Tag Archives: local journalism

FPJQ: Next time do a push poll

Transcript of a completely fictional meeting at the Fédération professionnelle des journalistes du Québec:

Hey guys, I have an idea. We should commission a survey of Quebecers and ask them about how they feel local news has eroded over the past few years. Then we’ll release it and maybe convince some companies to stop gutting local journalism.

Great! I’ll get on it right away.

Make sure to get it done before our big conference in December.


So what did you find out?

It’s not good.


Well, it seems 80% of Quebecers think they’re getting good local journalism.



Dude, WTF?

We checked it twice. These are the numbers.

But that doesn’t make any sense.

I know.

Well what about the regions? I mean, with the Montrealization of the media, the numbers must be better for us there.

Actually, they’re worse. People in the regions are more likely to be satisfied with local news than people in Montreal.

What? What the hell is wrong with people? Don’t they know what’s going on?

I don’t know, man. It’s all backwards.

OK, ok. We paid a truckload of money for this. What are we going to do?

We can’t bury it.

No, we’ll have to release it. We’ll say we were surprised by the results.

No kidding.

Maybe someone at the conference can explain to us how this makes sense.

People hunger for local journalism

This week in Quebec City, unions for various media outlets met to denounce the “Montrealization” of French-language media in Quebec. Much like the Torontoization of English media in Canada, it’s all about big media companies reducing “redundancy” and centralizing similar services in one location.

The problem, of course, is that eventually the disconnect between this remotely-produced journalism and the local environment becomes apparent. We start seeing “regional” newscasts instead of local ones, to save money. A story about a province-wide issue is covered by a single journalist out of a big city and then copied to regional news outlets with no local spin added.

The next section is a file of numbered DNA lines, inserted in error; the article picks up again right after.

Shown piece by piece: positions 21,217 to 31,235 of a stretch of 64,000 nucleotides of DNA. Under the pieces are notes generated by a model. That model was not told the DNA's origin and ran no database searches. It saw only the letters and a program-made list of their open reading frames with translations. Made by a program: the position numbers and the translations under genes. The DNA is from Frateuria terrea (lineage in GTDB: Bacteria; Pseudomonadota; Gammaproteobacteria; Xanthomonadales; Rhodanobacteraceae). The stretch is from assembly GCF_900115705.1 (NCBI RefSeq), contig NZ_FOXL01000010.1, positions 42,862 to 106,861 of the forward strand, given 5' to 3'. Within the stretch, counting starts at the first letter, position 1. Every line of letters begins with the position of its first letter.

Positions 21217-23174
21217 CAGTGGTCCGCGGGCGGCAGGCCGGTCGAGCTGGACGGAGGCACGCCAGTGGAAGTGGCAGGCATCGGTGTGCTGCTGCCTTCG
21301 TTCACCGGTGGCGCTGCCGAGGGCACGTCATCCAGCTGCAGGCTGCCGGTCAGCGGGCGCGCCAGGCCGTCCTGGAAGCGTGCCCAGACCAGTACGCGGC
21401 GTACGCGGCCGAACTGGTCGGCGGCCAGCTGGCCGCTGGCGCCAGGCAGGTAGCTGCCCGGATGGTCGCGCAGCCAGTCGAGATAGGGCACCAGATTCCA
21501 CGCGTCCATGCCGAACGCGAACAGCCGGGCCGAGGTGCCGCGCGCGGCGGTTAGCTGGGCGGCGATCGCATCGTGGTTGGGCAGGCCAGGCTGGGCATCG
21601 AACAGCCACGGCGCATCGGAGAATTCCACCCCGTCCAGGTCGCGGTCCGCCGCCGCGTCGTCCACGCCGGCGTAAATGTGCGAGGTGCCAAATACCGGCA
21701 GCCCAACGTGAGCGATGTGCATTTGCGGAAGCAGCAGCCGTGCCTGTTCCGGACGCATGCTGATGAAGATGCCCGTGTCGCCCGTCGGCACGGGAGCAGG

Newspapers are being split into two categories:

  1. Major dailies, which rely mostly on wire service stories, syndicated features like comics and crosswords, and a few columnists and police report rewriters.
  2. Community papers, which produce mostly fluff from its grossly underpaid journalists

The problems of local journalism are having a backlash effect though: Former Minneapolis Star-Tribune and St. Paul Pioneer-Press employees are producing a local news website called MinnPost, which is filling the gap created when the big papers failed in their commitment to local news (via).

The site has just launched, so it’s hard to say if it’s financial model is going to work (it probably won’t), but it’s still good to see things like this. One thing I’ve learned writing this blog and covering local issues is that people are very interested in what’s going on around them.

The problem is that local journalism will never make you rich. And big media is obsessed with making itself rich. But fortunately some journalists have a higher calling.